Contemporary and Classic: 2013 VW CC Restyled, Rejuvenated

The front-wheel drive CC has passion and emotion in the styling and behind the wheel.

The Volkswagen CC is a special car in a segment of sameness.

When this midsize four-passenger sport-roof sedan debuted in 2008, it was a mainstream entry in the wake of the Mercedes-Benz CLS. The CC had that same essence of luxury and freedom for not much more than a traditional sedan.

Volkswagen did a big “refresh” on the 2013 CC, and the exterior treatment returns the car to a statement of style. The new front and rear designs add a perception of strength and width while toning down the tapered tail.

The design team did its best to make this sedan seem like a coupe. The doors have frameless windows, the interior is swept back and flow-through, and it is an enjoyable long-distance cruiser. And back-seat legroom is uncouplike long at 37.3 inches.

Still based on the last-generation Passat (which was re-engineered for 2012), the CC has passion and emotion at the curb and behind the wheel, where the Passat is toned down and reserved. Competitors include the Acura TSX, Buick Regal, Hyundai Azera and Infiniti G25.

The front-wheel drive CC is sold in several trim levels with four- and V6-engine choices. The turbocharged, 2.0-liter four-cylinder comes with a six-speed manual transmission or optional six-speed Direct Shift Gearbox automatic, simply explained as an automated manual. All-wheel drive is available only on the V-6 model, which is standard with the DSG. Starting prices range from $30,435 to about $41,000. Pricing includes the $820 freight charge from Germany and free scheduled maintenance for the warranty, 3-years/36,000-miles bumper to bumper.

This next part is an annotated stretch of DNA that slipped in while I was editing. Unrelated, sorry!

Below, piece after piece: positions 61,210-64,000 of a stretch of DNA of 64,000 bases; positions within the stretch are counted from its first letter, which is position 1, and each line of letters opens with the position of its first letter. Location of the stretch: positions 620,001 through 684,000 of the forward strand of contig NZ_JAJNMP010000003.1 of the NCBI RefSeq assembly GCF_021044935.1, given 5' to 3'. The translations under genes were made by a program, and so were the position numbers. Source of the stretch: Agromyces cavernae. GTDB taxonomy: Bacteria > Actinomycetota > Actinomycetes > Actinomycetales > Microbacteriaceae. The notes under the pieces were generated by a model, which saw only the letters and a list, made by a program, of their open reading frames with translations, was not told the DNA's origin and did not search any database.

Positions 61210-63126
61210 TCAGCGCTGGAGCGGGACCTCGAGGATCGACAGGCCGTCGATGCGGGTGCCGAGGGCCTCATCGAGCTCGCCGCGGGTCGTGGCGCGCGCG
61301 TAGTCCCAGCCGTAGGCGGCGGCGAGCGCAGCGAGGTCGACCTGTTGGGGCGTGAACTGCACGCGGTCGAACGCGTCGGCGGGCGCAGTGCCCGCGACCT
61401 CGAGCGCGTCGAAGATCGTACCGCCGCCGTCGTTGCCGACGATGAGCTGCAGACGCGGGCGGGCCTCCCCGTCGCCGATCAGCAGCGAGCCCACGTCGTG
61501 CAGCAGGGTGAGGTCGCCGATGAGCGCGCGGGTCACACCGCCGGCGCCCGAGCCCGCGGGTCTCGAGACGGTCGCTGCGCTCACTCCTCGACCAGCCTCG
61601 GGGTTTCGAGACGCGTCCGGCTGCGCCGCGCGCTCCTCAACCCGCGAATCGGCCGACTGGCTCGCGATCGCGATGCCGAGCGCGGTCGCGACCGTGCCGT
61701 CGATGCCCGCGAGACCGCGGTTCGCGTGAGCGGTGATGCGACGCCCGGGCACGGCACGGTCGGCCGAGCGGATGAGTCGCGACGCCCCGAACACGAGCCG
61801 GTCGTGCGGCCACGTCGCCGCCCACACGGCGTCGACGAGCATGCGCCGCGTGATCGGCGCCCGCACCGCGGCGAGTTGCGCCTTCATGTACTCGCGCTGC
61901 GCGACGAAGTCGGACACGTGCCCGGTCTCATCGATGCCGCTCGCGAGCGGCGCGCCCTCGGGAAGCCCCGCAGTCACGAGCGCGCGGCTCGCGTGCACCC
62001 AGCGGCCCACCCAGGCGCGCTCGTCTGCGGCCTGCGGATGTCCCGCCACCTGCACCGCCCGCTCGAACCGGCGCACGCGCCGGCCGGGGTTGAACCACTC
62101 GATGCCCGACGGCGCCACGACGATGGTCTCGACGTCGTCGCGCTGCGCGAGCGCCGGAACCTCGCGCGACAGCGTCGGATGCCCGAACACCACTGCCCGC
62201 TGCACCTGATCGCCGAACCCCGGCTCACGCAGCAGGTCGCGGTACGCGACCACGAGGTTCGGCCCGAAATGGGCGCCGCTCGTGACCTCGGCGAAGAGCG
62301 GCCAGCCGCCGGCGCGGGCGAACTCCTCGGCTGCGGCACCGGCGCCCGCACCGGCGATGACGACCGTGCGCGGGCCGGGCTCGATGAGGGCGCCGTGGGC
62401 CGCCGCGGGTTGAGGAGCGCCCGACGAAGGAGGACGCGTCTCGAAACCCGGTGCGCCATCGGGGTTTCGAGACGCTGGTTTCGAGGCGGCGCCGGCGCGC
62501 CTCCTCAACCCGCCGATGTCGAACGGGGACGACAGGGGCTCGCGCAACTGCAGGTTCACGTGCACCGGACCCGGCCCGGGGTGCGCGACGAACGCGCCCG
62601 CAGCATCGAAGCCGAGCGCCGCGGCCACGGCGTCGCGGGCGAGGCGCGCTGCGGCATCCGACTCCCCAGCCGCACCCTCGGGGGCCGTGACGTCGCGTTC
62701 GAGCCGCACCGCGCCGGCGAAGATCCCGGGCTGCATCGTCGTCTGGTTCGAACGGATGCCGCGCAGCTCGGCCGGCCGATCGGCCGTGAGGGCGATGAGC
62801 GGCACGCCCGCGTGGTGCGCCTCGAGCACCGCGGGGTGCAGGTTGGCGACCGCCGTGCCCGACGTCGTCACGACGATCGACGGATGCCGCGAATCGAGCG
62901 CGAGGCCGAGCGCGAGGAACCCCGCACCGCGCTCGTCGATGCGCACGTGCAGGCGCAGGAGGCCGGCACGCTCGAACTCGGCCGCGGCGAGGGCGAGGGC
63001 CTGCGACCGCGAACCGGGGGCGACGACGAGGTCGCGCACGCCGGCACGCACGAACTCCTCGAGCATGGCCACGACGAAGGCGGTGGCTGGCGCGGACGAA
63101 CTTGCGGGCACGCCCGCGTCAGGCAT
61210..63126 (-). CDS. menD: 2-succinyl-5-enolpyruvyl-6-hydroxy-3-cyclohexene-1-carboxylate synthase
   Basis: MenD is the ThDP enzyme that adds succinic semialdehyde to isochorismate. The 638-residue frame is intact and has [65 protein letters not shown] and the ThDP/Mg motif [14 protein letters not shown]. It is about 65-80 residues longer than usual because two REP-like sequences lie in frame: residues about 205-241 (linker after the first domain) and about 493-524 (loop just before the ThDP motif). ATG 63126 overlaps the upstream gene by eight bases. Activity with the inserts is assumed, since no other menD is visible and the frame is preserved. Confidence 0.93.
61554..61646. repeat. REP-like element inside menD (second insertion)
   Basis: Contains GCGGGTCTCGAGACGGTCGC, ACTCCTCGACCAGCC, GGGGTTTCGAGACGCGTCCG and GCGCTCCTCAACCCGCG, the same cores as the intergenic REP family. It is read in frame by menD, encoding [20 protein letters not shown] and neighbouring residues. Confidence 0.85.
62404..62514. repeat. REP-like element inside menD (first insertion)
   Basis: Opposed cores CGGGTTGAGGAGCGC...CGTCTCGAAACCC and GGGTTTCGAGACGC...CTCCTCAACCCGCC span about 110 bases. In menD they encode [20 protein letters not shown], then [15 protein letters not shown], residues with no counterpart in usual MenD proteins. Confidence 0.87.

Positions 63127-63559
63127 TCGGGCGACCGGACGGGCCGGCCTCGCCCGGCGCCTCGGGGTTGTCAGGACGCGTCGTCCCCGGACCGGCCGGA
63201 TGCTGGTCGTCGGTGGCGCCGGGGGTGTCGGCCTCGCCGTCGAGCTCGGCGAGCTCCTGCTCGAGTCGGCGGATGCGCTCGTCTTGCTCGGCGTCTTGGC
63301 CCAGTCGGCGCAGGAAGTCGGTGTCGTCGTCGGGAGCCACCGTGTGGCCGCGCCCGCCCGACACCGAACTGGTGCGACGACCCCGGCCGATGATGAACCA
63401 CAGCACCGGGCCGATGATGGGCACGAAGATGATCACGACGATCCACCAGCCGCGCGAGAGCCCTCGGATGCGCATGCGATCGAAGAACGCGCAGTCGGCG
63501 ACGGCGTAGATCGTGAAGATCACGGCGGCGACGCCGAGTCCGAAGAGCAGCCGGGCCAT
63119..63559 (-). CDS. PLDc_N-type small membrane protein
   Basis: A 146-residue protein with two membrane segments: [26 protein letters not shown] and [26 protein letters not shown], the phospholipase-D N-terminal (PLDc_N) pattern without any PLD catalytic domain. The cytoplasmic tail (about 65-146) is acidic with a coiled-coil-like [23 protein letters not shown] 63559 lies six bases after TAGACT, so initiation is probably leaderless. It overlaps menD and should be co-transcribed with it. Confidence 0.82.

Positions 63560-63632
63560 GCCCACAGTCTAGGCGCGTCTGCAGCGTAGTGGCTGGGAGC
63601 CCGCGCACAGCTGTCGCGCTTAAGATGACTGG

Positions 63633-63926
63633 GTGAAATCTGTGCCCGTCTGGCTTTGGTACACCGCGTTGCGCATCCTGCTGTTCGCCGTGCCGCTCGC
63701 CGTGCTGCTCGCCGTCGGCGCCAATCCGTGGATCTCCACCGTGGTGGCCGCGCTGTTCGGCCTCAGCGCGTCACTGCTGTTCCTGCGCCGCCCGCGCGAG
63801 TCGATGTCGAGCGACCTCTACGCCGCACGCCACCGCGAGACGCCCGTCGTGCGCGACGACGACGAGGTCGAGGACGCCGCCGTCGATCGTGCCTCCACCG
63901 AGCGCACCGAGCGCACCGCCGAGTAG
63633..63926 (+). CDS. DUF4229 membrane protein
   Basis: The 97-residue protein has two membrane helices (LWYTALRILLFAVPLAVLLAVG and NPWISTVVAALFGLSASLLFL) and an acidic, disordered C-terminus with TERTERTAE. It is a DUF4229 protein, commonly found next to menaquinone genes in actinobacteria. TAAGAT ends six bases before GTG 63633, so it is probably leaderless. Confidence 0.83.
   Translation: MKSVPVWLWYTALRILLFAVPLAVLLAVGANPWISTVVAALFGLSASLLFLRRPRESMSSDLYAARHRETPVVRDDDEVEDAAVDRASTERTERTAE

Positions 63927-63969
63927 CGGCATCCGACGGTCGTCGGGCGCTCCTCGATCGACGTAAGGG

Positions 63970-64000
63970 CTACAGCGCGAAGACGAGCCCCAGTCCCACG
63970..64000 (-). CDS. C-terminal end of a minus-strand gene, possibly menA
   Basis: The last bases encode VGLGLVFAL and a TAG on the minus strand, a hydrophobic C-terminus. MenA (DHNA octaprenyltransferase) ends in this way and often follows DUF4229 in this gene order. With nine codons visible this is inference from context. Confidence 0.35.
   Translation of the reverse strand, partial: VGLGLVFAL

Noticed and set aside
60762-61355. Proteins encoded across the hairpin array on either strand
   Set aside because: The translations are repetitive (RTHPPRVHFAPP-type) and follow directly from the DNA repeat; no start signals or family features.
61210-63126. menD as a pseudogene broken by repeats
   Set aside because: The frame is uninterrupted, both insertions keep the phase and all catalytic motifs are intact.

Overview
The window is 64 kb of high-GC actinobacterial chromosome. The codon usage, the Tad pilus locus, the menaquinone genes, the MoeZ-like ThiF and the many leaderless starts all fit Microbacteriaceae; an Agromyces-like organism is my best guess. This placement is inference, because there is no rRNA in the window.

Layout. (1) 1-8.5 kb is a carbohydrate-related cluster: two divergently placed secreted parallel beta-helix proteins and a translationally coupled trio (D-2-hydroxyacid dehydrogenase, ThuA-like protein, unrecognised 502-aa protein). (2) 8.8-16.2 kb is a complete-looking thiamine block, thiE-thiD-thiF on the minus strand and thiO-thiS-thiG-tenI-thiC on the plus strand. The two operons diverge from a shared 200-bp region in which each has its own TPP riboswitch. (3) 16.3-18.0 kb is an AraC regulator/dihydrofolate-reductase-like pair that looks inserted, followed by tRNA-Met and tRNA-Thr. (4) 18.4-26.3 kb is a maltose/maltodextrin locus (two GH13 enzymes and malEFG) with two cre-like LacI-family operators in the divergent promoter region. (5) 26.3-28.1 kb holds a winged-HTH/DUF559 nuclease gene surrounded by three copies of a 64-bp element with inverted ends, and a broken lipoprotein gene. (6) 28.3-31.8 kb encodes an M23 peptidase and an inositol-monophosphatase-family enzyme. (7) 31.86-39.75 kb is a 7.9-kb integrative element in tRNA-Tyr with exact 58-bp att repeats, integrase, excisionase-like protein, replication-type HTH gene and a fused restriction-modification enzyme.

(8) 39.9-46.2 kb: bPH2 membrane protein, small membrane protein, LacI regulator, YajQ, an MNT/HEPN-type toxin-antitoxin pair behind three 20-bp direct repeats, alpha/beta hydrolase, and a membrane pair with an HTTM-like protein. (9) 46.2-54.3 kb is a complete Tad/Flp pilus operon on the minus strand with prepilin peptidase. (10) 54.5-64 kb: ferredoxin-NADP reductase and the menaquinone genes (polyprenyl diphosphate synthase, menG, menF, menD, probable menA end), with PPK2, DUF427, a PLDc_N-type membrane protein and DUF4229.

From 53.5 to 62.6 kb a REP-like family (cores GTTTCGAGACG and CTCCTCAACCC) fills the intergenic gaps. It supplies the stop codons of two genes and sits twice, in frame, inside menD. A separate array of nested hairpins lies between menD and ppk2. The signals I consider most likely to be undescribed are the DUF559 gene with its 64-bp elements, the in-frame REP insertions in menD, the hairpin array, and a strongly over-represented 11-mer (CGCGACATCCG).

The CC Sport test car with 2.0T, DSG and lighting package was $32,530. The lighting package adds Bi-Xenon headlights (with white sharp beams at night), LED running lights integrated into the headlights and the Adaptive Front-lighting System, which turns the beams up to 15 degrees around corners. Once you see how beneficial this system is at night, you won’t go back to fixed-position headlights.

I drove the tester about 800 miles, including a 12-hour round trip to Las Vegas, and sniffed back a tear when the car went back to VW. The seats are supportive, there are no sightline issues and the ride is quiet with little tire or wind noise (the low 0.284 coefficient of drag is a big help). Braking is without question from 12.3-inch vented front discs and 11.1-inch solid rear discs.

The 2.0-liter engine isn’t overpowered, but the 207 foot-pounds of torque peak at 1,700 rpm, or about as quickly as the turbo spools up. There’s plenty of kick when needed. And the reserved curb weight of 3,367 pounds also benefits fuel economy, which is EPA rated at 22 mpg city and 31 highway on the recommended premium fuel. I was getting in the low 30s on the Vegas run and mid 20s around town. And the cruising range is wide with the 18.5-gallon tank.

The gracious interior is rewarding with its refined materials that appear to be high quality while resisting glitzy treatments. There is clean simplicity in the white-on-black gauges and matte Chromium trim. I appreciated the electric parking brake. The 12-way power passenger seat is a plus, and the two-tone V-Tex leatherette is a fine imitation of the real thing. It has attractive stitching and perforated center sections.